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Where the Money Goes Leave a comment

As a business owner, you’ve come to expect big increases in your employee health insurance premiums of late. Employer-sponsored health insurance premiums increased an average of 11.2 percent in 2004, and this was the fourth consecutive year of double-digit growth, according to the recent Annual Employer Health Benefits Survey released by the Kaiser Family Foundation.

That’s about five times the rate of inflation nationally, and probably significantly higher than the price increases your company has imposed on its products and services in the same time frame.
The reasons for these increases are not mysterious. The largest share of the ongoing increases track to increased utilization of advanced medical technologies — new diagnostic and preventive screenings, and other high-tech therapies and medical hardware — the majority of which are delivered at hospital on an inpatient or outpatient basis.

Prescription drugs also continue to play a major role in the rising cost of health care, owing to the higher prices of new formulations,
the wider application of combination therapies and greater consumer demand for, and need of, medications in all areas of prevention and treatment. About the only area that has seen relative stability is physician costs.

Such increases, when they are part of the costs of running your business, are naturally cause for concern. It only makes sense that employers who want to continue offering their employees access to quality health care become more knowledgeable about how well their money is being spent by the health care carrier they

For example, did you know that virtually all carriers in Florida spend roughly the same percentage of your premium dollars
on medical claims — which works out to a medical loss ratio of 76 percent to 80 percent? They also spend about the same percentage,
10 percent to 12 percent, on administering your plan (processing
claims, providing customer service functions, covering fixed costs).

And most of the carriers factor in a 2 percent profit margin. The balance of your premium dollars go to the commissions, which carriers pay to the independent health insurance brokers who act as consultants.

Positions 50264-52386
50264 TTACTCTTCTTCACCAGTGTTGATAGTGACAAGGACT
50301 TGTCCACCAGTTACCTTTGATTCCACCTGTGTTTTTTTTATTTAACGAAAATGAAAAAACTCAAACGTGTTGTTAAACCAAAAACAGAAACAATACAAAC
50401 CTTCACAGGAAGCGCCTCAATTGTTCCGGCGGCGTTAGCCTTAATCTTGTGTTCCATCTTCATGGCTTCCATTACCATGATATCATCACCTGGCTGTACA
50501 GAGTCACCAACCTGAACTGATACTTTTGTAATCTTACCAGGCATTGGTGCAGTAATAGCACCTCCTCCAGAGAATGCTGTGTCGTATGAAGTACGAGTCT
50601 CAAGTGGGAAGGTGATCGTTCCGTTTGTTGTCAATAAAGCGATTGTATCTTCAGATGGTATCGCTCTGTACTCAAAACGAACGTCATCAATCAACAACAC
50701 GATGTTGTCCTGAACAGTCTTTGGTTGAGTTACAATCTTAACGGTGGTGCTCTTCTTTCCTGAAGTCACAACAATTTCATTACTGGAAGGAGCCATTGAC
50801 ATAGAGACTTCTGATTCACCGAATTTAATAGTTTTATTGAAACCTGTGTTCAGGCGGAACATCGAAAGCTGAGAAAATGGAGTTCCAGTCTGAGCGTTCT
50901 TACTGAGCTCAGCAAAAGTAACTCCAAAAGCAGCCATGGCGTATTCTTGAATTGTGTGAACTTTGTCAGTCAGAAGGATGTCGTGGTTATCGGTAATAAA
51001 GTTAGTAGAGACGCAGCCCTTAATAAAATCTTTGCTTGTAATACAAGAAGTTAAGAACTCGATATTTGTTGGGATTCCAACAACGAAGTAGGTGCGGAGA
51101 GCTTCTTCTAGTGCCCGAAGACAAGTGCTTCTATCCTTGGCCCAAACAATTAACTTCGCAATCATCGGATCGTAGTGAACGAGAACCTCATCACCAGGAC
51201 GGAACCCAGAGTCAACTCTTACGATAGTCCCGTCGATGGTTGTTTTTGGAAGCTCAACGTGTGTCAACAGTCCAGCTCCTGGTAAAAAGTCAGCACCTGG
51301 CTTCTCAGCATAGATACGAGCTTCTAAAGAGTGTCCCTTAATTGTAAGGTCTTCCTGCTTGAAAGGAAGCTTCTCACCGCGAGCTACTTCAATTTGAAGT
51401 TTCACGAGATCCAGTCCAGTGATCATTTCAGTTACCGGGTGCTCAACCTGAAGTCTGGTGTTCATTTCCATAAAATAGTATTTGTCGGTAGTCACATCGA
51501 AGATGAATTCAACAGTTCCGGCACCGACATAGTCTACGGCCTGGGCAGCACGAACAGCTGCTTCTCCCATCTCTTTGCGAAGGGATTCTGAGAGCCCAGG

Brokers are, of course, a critical element in matching clients with carriers. Most small business employers don’t have the time or staff to determine the best package of benefits for their group, shop the market for bids and compare product offerings

They depend on their broker to explore the different options, give them objective recommendations on the best choices and complete their applications. And brokers’ services may often continue after enrollment. It’s extremely valuable for employers to better understand where their premium dollars go. Don’t hesitate to ask questions to fully recognize why one health plan may be preferred over another.

Employers can exercise some control over their costs by finding a health benefits company that provides the best value for their company’s premium dollars. The way in which you shop a health plan can impact the price.

It’s the same as if your travel agent had a great deal for you — air, car, hotel and meals included. You tell your agent to book it. Coincidently, your neighbors just booked that same trip for $1,000 less through their travel agent.

One agent shopped for the best price, the other agent arranged the trip through his or her vendor of choice. Whether it’s a family vacation, buying a car or choosing a health benefits plan, how you shop can impact your cost.

So why are health care premiums different? Take a closer look.


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